This area of Colfax and Kipling has also experienced building vacancy for long periods of time. There are many successful stores in this area too. New growth has been happening in the Belmar location which is not too far from this area.
This abandoned Target has been empty for over eight years. There was also another Target on 44th and Sheridan (in Lakeside) that sat empty for over six years. (It is recently being re-developed; some strip malls are already looking for tenants. These two Target stores were both closed while the new one was constructed across from Sloan’s Lake. Another failed Fazzoli’s which raises another concern:
- Sometimes buildings are constructed in their details to be ‘brand’ specific. Fazzoli’s for example has a certain layout, most likely a drive through and a textured, stucco exterior that is unique and necessary for their brand. Old Taco Bell Restaurants were designed in the same way and are now being (very creatively, I might add) painted and redeveloped into new businesses. This is probably a negative quality as these buildings are recognizable as the brand it was built to portray and harder to then transform as being a different yet well-known business. There are other brands that come to mind in this scenario: Circuit City, Ultimate Electronics, Macys, McDonalds, Burger King, (Most fast food places really), World Savings Banks.
- On the contrary, Blockbuster locations have seen a rapid transformation (in a lot of cases) as the recognizable piece was the signage which is more easily changed. The layout and architectural plan is more adaptable to a variety of uses as opposed to a fast food building or bank.
Another key concern for these abandoned retail places is safety. Especially in Colorado, some amount of energy is being wasted keeping these buildings warm (or just warm enough not to freeze) in the winters. There is also the maintenance of the parking lots or the grounds which has to be done, not to mention the upkeep of the graffiti, broken glass and the cost it keeps to provide security to ensure that no trespassers are squatting at these locations. These areas then need to remain bright and use lights to divert potential danger.
Also homeless people might be sleeping inside or “Urban camping” within the walls!
OH NO! Wait; maybe this could be a solution:
Urban Camping but with a roof and walls 🙂
- These abandoned grocery stores would make a good place for a shelter in most cases.
- There are locations in every suburb that would be ideal for a housing system of this sort
- You could develop more urban gardens near these facilities
- All work, maintenance, cleaning and general upkeep could be generated by the people that use it. (Minimal management of course)
- Little facility work would probably have to be done to make this a possibility, with the exception of larger bathrooms and basic equipment for kitchens and beds.
- Maybe there could even be some government dollars for a mental health professional on site, job placement services, day labor pick-ups etc.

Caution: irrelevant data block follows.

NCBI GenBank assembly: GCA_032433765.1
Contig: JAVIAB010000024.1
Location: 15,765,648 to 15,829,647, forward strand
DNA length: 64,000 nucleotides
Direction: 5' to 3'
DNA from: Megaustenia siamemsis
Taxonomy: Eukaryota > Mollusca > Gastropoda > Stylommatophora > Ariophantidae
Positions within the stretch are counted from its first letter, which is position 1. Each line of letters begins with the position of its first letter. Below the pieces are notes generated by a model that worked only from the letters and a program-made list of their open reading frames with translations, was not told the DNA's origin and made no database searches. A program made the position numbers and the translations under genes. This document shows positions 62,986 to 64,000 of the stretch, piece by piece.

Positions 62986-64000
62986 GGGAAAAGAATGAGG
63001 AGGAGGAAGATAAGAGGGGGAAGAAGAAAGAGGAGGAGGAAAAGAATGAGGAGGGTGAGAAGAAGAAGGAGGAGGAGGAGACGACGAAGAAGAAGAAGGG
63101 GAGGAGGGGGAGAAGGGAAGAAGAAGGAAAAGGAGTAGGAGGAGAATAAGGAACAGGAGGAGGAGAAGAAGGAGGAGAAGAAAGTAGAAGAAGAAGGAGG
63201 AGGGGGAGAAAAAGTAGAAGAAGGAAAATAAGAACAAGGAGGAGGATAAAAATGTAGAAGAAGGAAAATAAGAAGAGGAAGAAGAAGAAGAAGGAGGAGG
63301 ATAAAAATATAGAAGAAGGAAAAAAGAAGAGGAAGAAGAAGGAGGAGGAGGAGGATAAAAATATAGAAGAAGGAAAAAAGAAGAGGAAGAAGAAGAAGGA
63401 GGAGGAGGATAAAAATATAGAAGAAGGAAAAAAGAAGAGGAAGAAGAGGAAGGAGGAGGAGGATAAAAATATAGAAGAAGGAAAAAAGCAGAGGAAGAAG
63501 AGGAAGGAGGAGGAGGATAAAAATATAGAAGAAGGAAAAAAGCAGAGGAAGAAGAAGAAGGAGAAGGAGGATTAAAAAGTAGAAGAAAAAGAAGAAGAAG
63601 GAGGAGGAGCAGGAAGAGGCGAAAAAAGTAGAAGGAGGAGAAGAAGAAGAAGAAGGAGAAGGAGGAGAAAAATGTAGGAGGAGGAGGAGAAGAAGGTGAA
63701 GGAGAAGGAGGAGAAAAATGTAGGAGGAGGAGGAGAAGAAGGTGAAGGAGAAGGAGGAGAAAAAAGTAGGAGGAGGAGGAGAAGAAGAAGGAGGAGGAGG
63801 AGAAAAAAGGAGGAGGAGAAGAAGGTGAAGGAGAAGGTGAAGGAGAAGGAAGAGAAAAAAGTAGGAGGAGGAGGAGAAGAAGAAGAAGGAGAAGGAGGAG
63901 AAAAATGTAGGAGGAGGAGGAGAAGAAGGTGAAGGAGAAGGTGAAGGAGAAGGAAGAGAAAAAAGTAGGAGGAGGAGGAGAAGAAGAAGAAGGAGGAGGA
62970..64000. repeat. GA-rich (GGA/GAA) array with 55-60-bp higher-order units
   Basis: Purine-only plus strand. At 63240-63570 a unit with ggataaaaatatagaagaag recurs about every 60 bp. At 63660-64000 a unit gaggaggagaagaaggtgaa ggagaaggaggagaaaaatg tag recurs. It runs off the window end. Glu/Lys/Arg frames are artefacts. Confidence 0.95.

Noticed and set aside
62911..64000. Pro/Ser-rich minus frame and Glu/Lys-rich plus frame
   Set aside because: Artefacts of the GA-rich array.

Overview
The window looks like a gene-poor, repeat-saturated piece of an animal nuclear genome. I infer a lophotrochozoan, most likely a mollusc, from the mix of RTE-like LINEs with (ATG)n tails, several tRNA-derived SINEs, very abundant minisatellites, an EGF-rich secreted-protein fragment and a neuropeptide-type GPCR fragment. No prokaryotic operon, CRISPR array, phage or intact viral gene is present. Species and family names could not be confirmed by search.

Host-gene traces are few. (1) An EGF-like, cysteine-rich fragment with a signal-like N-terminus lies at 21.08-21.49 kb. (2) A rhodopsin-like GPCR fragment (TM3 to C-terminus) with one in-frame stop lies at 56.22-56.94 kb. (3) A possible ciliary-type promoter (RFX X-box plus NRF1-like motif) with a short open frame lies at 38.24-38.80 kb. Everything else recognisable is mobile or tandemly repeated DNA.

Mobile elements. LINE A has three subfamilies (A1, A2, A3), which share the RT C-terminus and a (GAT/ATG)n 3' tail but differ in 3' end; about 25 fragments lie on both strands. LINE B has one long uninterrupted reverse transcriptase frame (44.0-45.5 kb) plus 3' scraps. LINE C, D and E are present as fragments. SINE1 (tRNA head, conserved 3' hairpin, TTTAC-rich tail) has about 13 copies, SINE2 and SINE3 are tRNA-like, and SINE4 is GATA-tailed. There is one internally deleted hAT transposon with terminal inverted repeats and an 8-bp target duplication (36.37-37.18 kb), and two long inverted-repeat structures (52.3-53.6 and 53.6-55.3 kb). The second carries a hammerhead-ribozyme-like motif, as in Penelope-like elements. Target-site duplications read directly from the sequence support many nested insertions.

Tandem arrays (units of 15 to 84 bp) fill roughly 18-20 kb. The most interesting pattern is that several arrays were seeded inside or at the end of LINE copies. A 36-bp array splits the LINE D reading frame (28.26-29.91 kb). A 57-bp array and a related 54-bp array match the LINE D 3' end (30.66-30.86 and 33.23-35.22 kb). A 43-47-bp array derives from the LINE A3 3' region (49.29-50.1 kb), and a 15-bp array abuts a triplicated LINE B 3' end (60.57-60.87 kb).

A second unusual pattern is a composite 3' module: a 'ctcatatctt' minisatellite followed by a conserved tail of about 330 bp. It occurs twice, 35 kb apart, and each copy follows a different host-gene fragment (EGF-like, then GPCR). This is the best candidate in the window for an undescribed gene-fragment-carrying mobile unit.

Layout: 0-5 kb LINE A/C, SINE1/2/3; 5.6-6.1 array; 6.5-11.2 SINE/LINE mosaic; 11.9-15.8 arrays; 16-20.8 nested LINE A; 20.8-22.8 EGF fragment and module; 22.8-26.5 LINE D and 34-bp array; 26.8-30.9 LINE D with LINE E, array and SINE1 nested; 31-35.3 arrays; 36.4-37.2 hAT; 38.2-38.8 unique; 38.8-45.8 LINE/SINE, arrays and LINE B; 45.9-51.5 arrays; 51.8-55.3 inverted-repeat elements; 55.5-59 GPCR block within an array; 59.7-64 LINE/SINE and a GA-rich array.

If that would not realistically work in some locations here are some more proposed, more productive uses for these large spaces. Even if there was a parking lot it instead of a building it would be more productive in most of these cases. Maybe a park and ride system for bus users and not just catered to light rail drivers.
- Recreation centers
- Community centers
- Indoor urban gardens (greenhouses)
- Indoor playgrounds
- Indoor dog parks
- Open space, outside park
Many things could be done with these “abandoned” spaces that are currently just sitting there boarded up or being vandalized in many cases. Karen Auge wrote an article in the Denver Post, May 9, 2010 titled “Abandoned stores leave grocery graveyards in Denver area” that speaks to this ongoing issue in the Denver metro area. In the article, Jill Litt from the University of Colorado School of Public Health, explains that there are food desert issues for many of these low-income areas which is ironic considering there is space available, even if it was a smaller market rather than a large grocer. The article also mentions that Sav-A-Lot is a flexible grocer that has a smaller space but can also use buildings that are empty and rejuvenate a neighborhoods food access situation. In other areas like the intersection of I-25 and I-70 there just simply isn’t space to build a big retail grocer.
Recently, there has been talk of a Sunflower Market opening on East Colfax and also a Trader Joes on Colorado Blvd & 8th avenue in Denver. This is great news for those neighborhoods as both areas are in need of a neighborhood market. While my area still houses a King Soopers across from Sloan’s lake, there aren’t many other options unless you travel for about a ten minute car ride in any direction. Personally, I am not picky as to what is going to take the place of these locations mentioned, I just wish something would as they are useless as they stand. Before we build more new buildings, can we save any of these old dinosaurs that have been waiting patiently for years? I think there also should be some responsibility in leaving these properties empty, especially if they were uniquely built for your brand.